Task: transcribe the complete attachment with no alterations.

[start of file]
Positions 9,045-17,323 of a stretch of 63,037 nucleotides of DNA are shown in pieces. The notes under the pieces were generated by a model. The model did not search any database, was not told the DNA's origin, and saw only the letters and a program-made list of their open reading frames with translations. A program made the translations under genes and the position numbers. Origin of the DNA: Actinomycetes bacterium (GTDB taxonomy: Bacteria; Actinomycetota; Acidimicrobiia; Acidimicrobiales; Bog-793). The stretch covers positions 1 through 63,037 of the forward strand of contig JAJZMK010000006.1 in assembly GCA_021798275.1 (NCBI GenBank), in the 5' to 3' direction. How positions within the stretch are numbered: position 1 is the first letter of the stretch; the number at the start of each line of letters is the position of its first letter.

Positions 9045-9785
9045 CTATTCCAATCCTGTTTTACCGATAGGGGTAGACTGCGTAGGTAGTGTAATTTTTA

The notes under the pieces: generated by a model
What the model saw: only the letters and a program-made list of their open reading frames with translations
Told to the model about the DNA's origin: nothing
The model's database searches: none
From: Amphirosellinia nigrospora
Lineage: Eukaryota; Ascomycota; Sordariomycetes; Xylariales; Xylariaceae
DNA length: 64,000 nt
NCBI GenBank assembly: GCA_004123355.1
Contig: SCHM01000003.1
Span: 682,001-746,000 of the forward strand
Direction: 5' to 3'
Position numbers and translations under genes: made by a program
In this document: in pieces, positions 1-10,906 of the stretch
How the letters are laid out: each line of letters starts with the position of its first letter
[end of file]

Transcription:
Positions 9,045-17,323 of a stretch of 63,037 nucleotides of DNA are shown in pieces. The notes under the pieces were generated by a model. The model did not search any database, was not told the DNA's origin, and saw only the letters and a program-made list of their open reading frames with translations. A program made the translations under genes and the position numbers. Origin of the DNA: Actinomycetes bacterium (GTDB taxonomy: Bacteria; Actinomycetota; Acidimicrobiia; Acidimicrobiales; Bog-793). The stretch covers positions 1 through 63,037 of the forward strand of contig JAJZMK010000006.1 in assembly GCA_021798275.1 (NCBI GenBank), in the 5' to 3' direction. How positions within the stretch are numbered: position 1 is the first letter of the stretch; the number at the start of each line of letters is the position of its first letter.

Positions 9045-9785
9045 CTATTCCAATCCTGTTTTACCGATAGGGGTAGACTGCGTAGGTAGTGTAATTTTTA

The notes under the pieces: generated by a model
What the model saw: only the letters and a program-made list of their open reading frames with translations
Told to the model about the DNA's origin: nothing
The model's database searches: none
From: Amphirosellinia nigrospora
Lineage: Eukaryota; Ascomycota; Sordariomycetes; Xylariales; Xylariaceae
DNA length: 64,000 nt
NCBI GenBank assembly: GCA_004123355.1
Contig: SCHM01000003.1
Span: 682,001-746,000 of the forward strand
Direction: 5' to 3'
Position numbers and translations under genes: made by a program
In this document: in pieces, positions 1-10,906 of the stretch
How the letters are laid out: each line of letters starts with the position of its first letter